phoddie
Posts: 7
Joined: Sat Feb 20, 2021 2:33 am

JavaScript on Pico

Mon Feb 22, 2021 9:42 pm

I wanted to let everyone know that we are working to bring JavaScript to the Pico using the XS JavaScript engine in the Moddable SDK. We've already got a lot of the language working:
  • The same modern standard JavaScript language used on the web (BigInt, private fields, RegExp, eval, Promises, JSON, WeakRef, etc)
  • Source level debugging
  • Precompiled and preloaded scripts (near instant start-up)
  • Automatic elimination of unused engine features (reduces flash storage needed)
Right now about all you can do is blink an LED... but we are actively bringing-up the rest of the runtime. If you want to help with the porting effort or suggest features, join the discussion.

If you have questions or ideas for the port, just reply and I'll do my best to answer them here.

Thanks!

phoddie
Posts: 7
Joined: Sat Feb 20, 2021 2:33 am

Re: JavaScript on Pico

Thu Mar 04, 2021 6:10 pm

We've been making great progress on JavaScript for the Pico. We've been working on the fundamental IO APIs. We recently got I2C working. I implemented a version of the bus scan example from the Pico SDK. It is crazy fast -- a full scan of the bus takes about 1/10 of a second. That's much faster than an ESP32 (which takes about 1 second for each devices... for about 2 minute for a single bus scan....).

I thought it would be fun to try a real-timer I2C bus scanner. That's really useful for debugging project wiring. It works really well. The notifications print out even before I can get the wires fully connected to the breadboard!

Here's a a video with 3 I2C devices on the same bus: https://www.youtube.com/watch?v=UdXWbFtpgKo

The code roughly follows the model of the bus_scan.c example.

Code: Select all

import Timer from "timer";
import I2C from "pins/i2c";

const addresses = new Uint8Array(128);

function isReserved(address) {
	return (0 == (address & 0x78)) || ((address & 0x78) == 0x78);
}

function scan() {
	for (let address = 0x00; address <= 0x7F; address++) {
		if (isReserved(address))
			continue;

		const i2c = new I2C({address, timeout: 50});
		let found = undefined !== i2c.read(1);
		i2c.close();

		if (found && !addresses[address])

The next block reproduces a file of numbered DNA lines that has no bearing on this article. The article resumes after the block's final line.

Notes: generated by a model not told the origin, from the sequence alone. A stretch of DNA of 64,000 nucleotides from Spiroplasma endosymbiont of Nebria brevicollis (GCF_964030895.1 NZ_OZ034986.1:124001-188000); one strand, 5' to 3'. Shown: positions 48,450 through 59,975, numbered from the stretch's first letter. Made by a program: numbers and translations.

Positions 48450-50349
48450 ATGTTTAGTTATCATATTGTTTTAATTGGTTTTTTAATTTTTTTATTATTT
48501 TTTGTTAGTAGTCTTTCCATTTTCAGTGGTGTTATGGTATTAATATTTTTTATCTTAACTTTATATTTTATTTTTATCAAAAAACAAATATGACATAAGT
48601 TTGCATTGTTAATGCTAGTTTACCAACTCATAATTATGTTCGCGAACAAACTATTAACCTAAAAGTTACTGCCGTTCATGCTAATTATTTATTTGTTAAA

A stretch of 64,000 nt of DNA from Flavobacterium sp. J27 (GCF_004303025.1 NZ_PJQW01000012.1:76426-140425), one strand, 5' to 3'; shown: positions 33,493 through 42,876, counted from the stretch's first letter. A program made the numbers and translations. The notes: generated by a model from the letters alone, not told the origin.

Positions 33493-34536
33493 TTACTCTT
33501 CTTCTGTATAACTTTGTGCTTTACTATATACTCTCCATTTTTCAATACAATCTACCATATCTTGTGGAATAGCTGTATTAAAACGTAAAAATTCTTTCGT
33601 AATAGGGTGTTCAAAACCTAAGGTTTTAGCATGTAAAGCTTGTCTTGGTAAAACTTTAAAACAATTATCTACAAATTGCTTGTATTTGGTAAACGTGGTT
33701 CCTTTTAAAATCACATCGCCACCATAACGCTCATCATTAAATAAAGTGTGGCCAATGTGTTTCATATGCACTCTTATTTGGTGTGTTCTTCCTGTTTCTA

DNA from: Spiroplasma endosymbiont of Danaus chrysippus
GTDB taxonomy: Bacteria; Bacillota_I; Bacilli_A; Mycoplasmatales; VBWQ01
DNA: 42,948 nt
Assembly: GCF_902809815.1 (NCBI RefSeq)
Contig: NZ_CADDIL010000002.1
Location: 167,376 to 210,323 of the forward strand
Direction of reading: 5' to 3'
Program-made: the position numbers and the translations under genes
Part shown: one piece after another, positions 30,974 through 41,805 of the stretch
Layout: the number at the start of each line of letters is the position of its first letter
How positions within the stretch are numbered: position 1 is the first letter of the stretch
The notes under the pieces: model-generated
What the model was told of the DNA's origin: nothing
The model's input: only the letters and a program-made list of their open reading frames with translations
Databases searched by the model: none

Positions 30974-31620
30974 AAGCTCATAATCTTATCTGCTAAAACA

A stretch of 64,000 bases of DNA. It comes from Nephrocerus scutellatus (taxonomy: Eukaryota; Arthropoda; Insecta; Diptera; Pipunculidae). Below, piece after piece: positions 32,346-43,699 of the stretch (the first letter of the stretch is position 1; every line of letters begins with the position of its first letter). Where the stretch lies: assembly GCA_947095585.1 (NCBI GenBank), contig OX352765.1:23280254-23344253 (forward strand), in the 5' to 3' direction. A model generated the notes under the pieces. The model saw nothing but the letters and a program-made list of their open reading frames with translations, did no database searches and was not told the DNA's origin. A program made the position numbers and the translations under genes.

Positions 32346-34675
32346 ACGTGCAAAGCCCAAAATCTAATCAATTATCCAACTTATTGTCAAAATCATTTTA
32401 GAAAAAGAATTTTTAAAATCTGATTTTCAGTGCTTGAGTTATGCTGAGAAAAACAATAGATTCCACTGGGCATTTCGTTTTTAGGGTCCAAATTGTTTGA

trace(`Found 0x${address.toString(16).padStart(2, "0")}\n`);
		else if (!found && addresses[address])
			trace(`Lost 0x${address.toString(16).padStart(2, "0")}\n`);

		addresses[address] = found;
	}

	Timer.set(scan);
}

trace("Scanning I2C...\n");
scan();

phoddie
Posts: 7
Joined: Sat Feb 20, 2021 2:33 am

Re: JavaScript on Pico

Sat Mar 06, 2021 5:14 pm

I was curious to see how quickly JavaScript can start running on the Pico.

A common knock on using scripts on embedded is that it really slows down start-up time because you have to load and compile the scripts each time. The XS JavaScript engine has a preload feature for embedded devices like the Pico. It lets you compile and link during the build on your computer.

There's a few steps to start up. Here's what I found:
  • The time before the project main() is called. I'm ignoring that since it is inescapable
  • stdio_init_all - this is common to most projects. It runs in about 202 microseconds
  • Creating the JavaScript visual machine. This can be time consuming because it has to create all the JavaScript built in objects (Object, Date, Promise, etc). It takes just 718 microseconds (under one millisecond) because the built-in objects are created when building the firmware on the computer
  • Running the first JavaScript byte code. This requires loading a module, creating a stack frame, and starting the byte code engine. It takes about 1700 microseconds. I think this could be even faster.
So the total time, from entering main to running JavaScript is under 3 ms! And that number doesn't increase much as scripts grow, because preload does the work to build and run scripts on your computer.

Anyway... pretty amazing that the Pico running at a modest 133 MHz can get over 400 JavaScript virtual machines running a second. And that's just using one core. ;)

fanoush
Posts: 841
Joined: Mon Feb 27, 2012 2:37 pm

Re: JavaScript on Pico

Sat Mar 06, 2021 7:25 pm

Just wondering, does it have interactive console on the device like micropython? can I add or edit javascript code directly on the device? You describe lt more like compiled language where you build everything on main computer.

bgolab
Posts: 375
Joined: Sat Jan 30, 2021 12:59 pm
Location: Krakow, PL

Re: JavaScript on Pico

Sun Mar 07, 2021 8:05 am

There is very popular JS implementation for Microcontrolers:
https://www.espruino.com/

I used to play with espruino for sometime using STM32 boards.

Are going to release something similar?

I believe someone is going to port the espruino to RPI PICO:
http://forum.espruino.com/conversations/359042/

fivdi
Posts: 464
Joined: Sun Sep 23, 2012 8:09 pm
Contact: Website

Re: JavaScript on Pico

Sun Mar 07, 2021 9:57 am

fanoush wrote:
Sat Mar 06, 2021 7:25 pm
Just wondering, does it have interactive console on the device like micropython? can I add or edit javascript code directly on the device? You describe lt more like compiled language where you build everything on main computer.